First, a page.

A Guide to Aomori – 8 Things to See in Japan in 3000 B.C.

Japan is a country with long history. The capital is Tokyo today. Going back the history, it was Kamakura (1192 – ), Kyoto (794 – ), Nara (710 – ). I have talked about Ise, which is an even older town.
But how about 5000 years ago?
I promise you that this is the oldest destination in Japan!

Sannai-Maruyama Site in Aomori Prefecture, Japan

Sannai Maruyama Site/Relics/Ruins is the remains of a large village in Aomori Prefecture, North Japan (Tohoku region), which used to be there in Jomon era – 5000 years ago.
5000 years. Astonishingly old, isn’t it?
People had a civilization, culture and unique arts there. When I traveled there, I was able to see the real remains, replica buildings and real arts from the ancient times.

Entrance of Sannai-Maruyama Site

In this post, I’d like to share the treasures from Japan of 5000 years ago. I write necessary explanations about them, but I rather want you to FEEL them visually. If you plan a trip, practical travel information is at the bottom.
Enjoy time-traveling!

1: Dogus(Clay Figures)

Do you remember the Dogu displayed at Tokyo National Museum? Aomori is one of the hometowns of dogus, so we can see many of them!
This is the most famous one at Sannai-Maruyama Site.

Dogu found in Sannai Maruyama Site

The stripes are made by pushing rope onto the clay.
The designs are surprisingly well-made to be like a real human – Amazingly, there is a hollow from the mouth to the bottom.

Dogus in Sannai Maruyama Site Museum

Nobody knows the exact purposes of Dogus, but the influential idea is that they are goddess sculptures to pray for rich harvest.

A Plate-Type Dogu

Mysterious, aren’t they?
Dogus are very appealing to Japanese locals, too.




2: A Large Wooden Building

Can you believe that ancient people built a 4-floored building 5000 years ago?

The Huge Building Replica

I was just stunned to see how large this is. You’ll see it when you compare the building with someone in the photo.
We can see the real remains, too.

The Remains of the Six Pillars

3: Ancient Houses

This house was so large that today’s people couldn’t help making a replica. It’s 32 meters wide!

The Replica of Wide House in Sannai Maruyama Site

The inside is like this. It is very large and well-made, so it is possible that this building was for important conferences and festivals.

Inside the Wide House

How about families’ houses?

A Jomon Era House Replica

 

Family in Jomon Era – at the museum

Sannai Maruyama Site is located in a calm place in nature. It inspired me a lot. Sometimes we need time to imagine life in the distant past. Don’t you think so?

4: Storehouses

For Japanese people, storehouses like this is a common sense because they are on every textbook of Japanese history.

Ancient Japanese Storehouses – They are on every history textbook.

Ancient Japanese people used to store foods such as grains in storehouses that are above the ground.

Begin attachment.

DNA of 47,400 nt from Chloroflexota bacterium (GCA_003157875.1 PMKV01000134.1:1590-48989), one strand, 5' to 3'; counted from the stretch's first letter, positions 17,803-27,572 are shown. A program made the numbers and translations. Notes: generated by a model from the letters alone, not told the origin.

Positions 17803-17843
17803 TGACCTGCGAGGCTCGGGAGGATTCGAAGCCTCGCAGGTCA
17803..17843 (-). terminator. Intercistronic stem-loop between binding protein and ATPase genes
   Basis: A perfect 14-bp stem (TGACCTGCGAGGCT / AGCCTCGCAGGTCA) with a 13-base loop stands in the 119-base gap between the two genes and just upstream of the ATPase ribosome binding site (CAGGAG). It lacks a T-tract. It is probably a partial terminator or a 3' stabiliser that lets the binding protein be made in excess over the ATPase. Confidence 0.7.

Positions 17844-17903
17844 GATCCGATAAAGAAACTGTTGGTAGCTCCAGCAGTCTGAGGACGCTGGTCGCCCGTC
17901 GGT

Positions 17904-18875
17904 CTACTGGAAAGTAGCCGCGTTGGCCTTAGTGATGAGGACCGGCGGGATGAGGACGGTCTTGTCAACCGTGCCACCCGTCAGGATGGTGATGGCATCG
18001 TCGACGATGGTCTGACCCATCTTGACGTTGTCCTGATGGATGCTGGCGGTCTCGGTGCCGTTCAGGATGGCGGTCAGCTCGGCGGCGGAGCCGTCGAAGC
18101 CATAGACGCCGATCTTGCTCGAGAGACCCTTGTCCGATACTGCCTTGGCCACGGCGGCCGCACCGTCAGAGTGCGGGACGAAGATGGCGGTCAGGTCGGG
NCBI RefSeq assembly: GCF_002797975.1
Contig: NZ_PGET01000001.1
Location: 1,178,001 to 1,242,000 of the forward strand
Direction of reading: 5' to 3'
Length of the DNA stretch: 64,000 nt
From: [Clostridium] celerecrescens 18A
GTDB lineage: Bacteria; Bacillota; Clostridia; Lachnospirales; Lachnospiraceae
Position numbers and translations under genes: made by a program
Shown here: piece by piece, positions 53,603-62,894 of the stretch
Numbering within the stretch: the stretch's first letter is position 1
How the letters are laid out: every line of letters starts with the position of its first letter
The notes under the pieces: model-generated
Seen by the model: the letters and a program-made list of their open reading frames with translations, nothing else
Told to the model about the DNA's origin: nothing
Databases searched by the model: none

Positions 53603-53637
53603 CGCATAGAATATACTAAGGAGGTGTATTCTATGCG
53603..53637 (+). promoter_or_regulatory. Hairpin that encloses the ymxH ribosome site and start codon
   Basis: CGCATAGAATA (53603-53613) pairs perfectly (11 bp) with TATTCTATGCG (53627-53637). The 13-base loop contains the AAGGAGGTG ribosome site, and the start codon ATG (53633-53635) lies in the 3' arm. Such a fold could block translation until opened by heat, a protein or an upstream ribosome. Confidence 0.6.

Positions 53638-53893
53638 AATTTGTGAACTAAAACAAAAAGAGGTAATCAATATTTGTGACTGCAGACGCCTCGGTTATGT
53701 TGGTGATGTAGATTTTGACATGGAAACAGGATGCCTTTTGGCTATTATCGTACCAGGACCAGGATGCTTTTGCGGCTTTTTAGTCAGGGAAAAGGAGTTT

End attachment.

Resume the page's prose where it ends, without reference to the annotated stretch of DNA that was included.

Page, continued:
5: Children’s Tombs

Stories of ancient people praying for the dead are always heartwarming.
There are in Sannai-Maruyama Site, too.

Remains of Children’s Tombs

People used to bury children in special pots that were different from those for daily lives.

A Pot used to bury a child

At the museum, we can see how it was like.

More than 800 children’s tombs and 500 adults’ ones have been found in Sannai-Maruyama Relics. Sometimes stones are buried with the dead. It seems that people were tender enough to grieve for their beloved ones.

6: Accessories for Festivals

Jomon Era Earrings & Hairpins

I can’t show you all the items at the museum – I was surprised that there were so many!

7: Hunting Tools

People in Jomon Era used to make tools from stones.
Many have been found in this site.

8: Ancient Pots

Ancient people had some dumping grounds in the village. It is where today’s people can find treasures. Yes, the pieces in the photo came from the world 5000 years ago.

Remains of Pieces of Ancient Pots

We can see the real pots at the museum. Some are especially amazing.

Big Pots in Jomon Era

People pushed rope onto the pots to engrave the patterns as they did to make dogus. That’s why this era is called “Jomon” – It means “rope patterns” in Japanese.

These pots are all real things, not replicas. There are many kinds of patterns and designs, and we can see them all here. Just interesting.

Pots found in Sannai Maruyama Site

Romanticism for ancient world never ends.
Aomori might sound like an isolated place, but it was really a beautiful place for me. If you are a romantic adventurer, I encourage you to travel there.

Do you like to time-travel on Tokyo Direct Diary or really want to visit Sannai-Maruyama Site?

<Read This Article on your iOS OFFLINE – Get the article app here!>

Aomori Travel Information

Sannai-Maruyama Site
Opening Hours: 9:00 – 17:00
Closed  on 30 December – 1 January.
Free to enter.
Official Website: http://sannaimaruyama.pref.aomori.jp/ (English, Chinese, Korean and Japanese)

How to Get to Sannai Maruyama Relics
Take JR Shinkansen (bullet train/super express) from Tokyo to Shin-Aomori. It takes around 3.5 hours.
Catch the shuttle bus “Nebutan-go” at Bus Stop No.3 out of East Exit of Shin-Aomori Station. Or take a taxi. It is a 15 – 20 minutes ride to Sannai Maruyama Site. (You can go there from Aomori Station, too. It is farther than Shin-Aomori.)

Accommodation


Booking.com


(Meet dogus in Tokyo? Click here.)

Search Anything (Search results will open in a new window.)

Leave a Reply

Your email address will not be published. Required fields are marked *

four × three =